Last month I wrote about the Halls gig at the Old Blue Last for L&Q, and felt kinda bad about having to conclude that it was mediocre. Essentially, I thought they'd done the music a disservice by failing to turn their bedroom producer fare into any kind of live show. I'm seeing them again tomorrow, same place (according to the line-up that's been floating around), supporting Beat Connection and the rather good Entrepreneurs. If bands ever took advice from sideline snipers and blather-boxes like myself then I'd expect them to rock up with some freshly-honed stage moves and stunning visuals at the very least; ideally they'd make their entrance from the door of a 35 ft mirror ball lemon. But somehow I think this will not be the case.

Last night, at the other end of the synth-dude spectrum, I caught Emeralds at Village Underground. This arpeggio-humping synth/ambient/drone trio came to my attention last year with their album Does It Look Like I'm Here (s'on Spotify), but they've been around for a few years and apparently have about 40 releases behind them on various small labels, including Thurston Moore's Ecstatic Peace imprint. So they're a little more established than Halls, shall we say. But how much better was the live show? Well, there were no laptops involved (that I could see) and they had wisely set up the synths side-on to the audience so that we could seem them pressing stuff, a bit. And they have a guitarist! He sways around in a post-rock sorta way. 

All the same, I don't think more than a handful of people could have been described as 'engrossed' in the Emeralds live experience. This is not to say that there's anything wrong with it - at the very least it's cool to see how such complex, textured tracks are brought to life through the beating heart of analogue - but it makes me wonder about the limitations of the standard gig format. When Brian Eno patented his Ambient music it was all about creating sounds that could happily exist in the background, while the listener splits her attention with something else. Likewise when you're listening to a DJ in club surroundings you're free to dance and chat and move around without looking over to the booth (unless you're one of those creepy booth-snoopers with your eyes fixed on the decks. Weirdo).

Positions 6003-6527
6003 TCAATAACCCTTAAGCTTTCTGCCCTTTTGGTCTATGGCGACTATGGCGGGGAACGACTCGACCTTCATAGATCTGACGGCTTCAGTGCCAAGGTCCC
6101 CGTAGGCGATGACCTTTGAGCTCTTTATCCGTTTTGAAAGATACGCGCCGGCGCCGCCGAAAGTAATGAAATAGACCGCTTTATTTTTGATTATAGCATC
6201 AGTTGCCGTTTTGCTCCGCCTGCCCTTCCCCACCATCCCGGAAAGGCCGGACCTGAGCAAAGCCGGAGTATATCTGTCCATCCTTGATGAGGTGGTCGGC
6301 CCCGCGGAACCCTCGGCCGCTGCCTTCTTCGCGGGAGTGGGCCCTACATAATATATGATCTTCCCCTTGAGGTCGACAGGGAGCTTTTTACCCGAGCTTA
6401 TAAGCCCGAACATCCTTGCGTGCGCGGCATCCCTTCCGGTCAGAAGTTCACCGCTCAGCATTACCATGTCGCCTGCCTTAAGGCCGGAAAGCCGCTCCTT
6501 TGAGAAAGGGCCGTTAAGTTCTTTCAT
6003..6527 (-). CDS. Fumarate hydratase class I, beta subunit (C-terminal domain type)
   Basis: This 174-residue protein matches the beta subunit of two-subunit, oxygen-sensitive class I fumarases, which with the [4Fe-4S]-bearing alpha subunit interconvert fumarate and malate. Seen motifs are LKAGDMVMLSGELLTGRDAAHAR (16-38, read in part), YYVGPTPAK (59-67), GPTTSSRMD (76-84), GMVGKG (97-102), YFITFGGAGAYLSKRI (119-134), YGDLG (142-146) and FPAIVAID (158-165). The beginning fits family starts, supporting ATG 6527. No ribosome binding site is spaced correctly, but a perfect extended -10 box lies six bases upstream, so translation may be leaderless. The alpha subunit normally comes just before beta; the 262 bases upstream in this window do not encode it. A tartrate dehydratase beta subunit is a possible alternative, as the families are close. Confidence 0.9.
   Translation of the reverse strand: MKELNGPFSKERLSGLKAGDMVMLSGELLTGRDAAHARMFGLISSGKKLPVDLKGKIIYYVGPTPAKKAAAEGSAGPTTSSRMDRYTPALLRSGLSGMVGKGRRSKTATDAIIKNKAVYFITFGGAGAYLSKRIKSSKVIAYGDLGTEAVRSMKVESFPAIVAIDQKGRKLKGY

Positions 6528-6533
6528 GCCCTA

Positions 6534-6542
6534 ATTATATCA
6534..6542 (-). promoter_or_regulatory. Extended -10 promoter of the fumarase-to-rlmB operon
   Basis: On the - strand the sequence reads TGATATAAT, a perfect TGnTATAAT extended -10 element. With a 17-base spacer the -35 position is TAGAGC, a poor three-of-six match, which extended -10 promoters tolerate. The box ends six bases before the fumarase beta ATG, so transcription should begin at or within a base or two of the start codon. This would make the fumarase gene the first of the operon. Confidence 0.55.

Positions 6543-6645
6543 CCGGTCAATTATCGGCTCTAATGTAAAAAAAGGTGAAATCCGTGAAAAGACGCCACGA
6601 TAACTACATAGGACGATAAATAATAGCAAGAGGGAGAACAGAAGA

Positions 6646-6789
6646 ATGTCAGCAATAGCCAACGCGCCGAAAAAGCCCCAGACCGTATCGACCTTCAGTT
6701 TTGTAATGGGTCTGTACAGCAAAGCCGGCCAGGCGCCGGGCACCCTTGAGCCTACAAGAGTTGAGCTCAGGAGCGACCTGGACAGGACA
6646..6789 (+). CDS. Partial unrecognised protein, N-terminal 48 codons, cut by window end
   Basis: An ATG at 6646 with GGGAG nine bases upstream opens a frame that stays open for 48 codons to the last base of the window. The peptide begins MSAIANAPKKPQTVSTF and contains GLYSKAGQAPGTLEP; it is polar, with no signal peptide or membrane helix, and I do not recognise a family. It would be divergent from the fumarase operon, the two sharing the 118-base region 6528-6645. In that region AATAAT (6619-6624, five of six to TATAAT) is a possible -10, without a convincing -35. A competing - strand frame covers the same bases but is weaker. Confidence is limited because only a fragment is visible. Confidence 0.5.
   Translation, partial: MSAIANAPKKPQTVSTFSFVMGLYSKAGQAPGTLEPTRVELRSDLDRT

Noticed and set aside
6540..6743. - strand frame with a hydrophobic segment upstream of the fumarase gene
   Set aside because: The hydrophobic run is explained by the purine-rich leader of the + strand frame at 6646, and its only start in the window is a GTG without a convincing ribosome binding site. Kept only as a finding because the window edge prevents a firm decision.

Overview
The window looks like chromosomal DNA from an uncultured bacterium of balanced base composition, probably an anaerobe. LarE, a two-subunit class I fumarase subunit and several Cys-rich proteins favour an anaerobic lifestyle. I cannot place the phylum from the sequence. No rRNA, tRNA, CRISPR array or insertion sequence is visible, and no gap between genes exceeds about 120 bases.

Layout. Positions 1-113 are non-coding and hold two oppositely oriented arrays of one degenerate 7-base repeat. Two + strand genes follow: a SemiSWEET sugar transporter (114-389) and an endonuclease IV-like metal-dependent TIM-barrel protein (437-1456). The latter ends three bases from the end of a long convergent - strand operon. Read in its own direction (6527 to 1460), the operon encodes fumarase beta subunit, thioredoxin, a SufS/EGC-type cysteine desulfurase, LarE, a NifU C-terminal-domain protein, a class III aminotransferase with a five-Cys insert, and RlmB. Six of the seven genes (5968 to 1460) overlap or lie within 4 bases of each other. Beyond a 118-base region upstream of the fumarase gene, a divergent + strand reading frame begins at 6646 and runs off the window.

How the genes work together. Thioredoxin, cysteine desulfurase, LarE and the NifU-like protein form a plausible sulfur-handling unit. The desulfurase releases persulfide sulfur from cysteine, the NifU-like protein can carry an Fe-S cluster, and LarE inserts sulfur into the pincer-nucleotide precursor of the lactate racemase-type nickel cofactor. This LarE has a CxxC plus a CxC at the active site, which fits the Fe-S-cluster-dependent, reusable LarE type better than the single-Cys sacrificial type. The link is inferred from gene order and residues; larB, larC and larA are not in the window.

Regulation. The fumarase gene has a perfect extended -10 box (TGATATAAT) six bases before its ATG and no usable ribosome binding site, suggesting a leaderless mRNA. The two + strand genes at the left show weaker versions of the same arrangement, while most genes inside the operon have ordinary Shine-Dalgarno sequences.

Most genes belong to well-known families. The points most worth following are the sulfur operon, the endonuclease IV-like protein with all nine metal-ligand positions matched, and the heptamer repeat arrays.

And on and on - so much music is designed as part of an overall experience, not as the experience itself. Like in ballet or dance where music is just one of the required elements. Or in many non-Western musical traditions where participation is expected and there's no performer-audience divide. Or, in fact, in its recorded state as the soundtrack to your day. Music doesn't need to be 'Ambient' to be literally 'ambient' - how much time do you spend listening to music while doing nothing else? Most of my listening happens while I'm getting on with other things.

So when it comes to the music of Emeralds, or even Halls, I just wonder if its anti-flamboyance, evolving textures and slow-burn dynamics wouldn't be better served in a less straightforward 'gig' situation. If there's nothing to look at, why are we all facing the same way? Are there other ways of presenting live music that are better suited to the actual sounds being made? By way of example, a couple of memorable gigs: Yo La Tengo at the Royal Festival Hall, providing a soundtrack to a '70s French documentary about marine life. Lucky Dragons at the Scala, handing out homemade electronic instruments to the audience. Both were totally engrossing and gave the audience a sense of purpose and belonging, as though it really mattered that we were there, creating an atmosphere together (ergh, what a hippy I'm becoming). But without that, we risk reducing the gig to something functional and replicable, a simple product to be touted now that CDs are virtually worthless.

Wow, downer post. I'll dish up some happy clappy shit next time!

Sunday, 15 May 2011

Normal service resumes shortly

Public Service Announcement:
A month of academic toil is now behind me, so expect normal blogging service again within days, if not hours.


EMA's deconstructed grunge is like an arrow to my heart

A raucous and unexpectedly addictive comeback from Dananananaykroyd

Popping my Richie Hawtin cherry at the Mute-curated day of the Short Circuit festival

The effortless pop magic of First Lady of Rinse Katy B

Gatekeeper and Laurel Halo soundtrack the half-seen horror vids of my unsupervised childhood

And many many many more exciting things, probably from the worlds of 'post-dubstep' and 'hypnayawnic pop' and 'offensive mainstream pop I feel the need to lash out at', among others.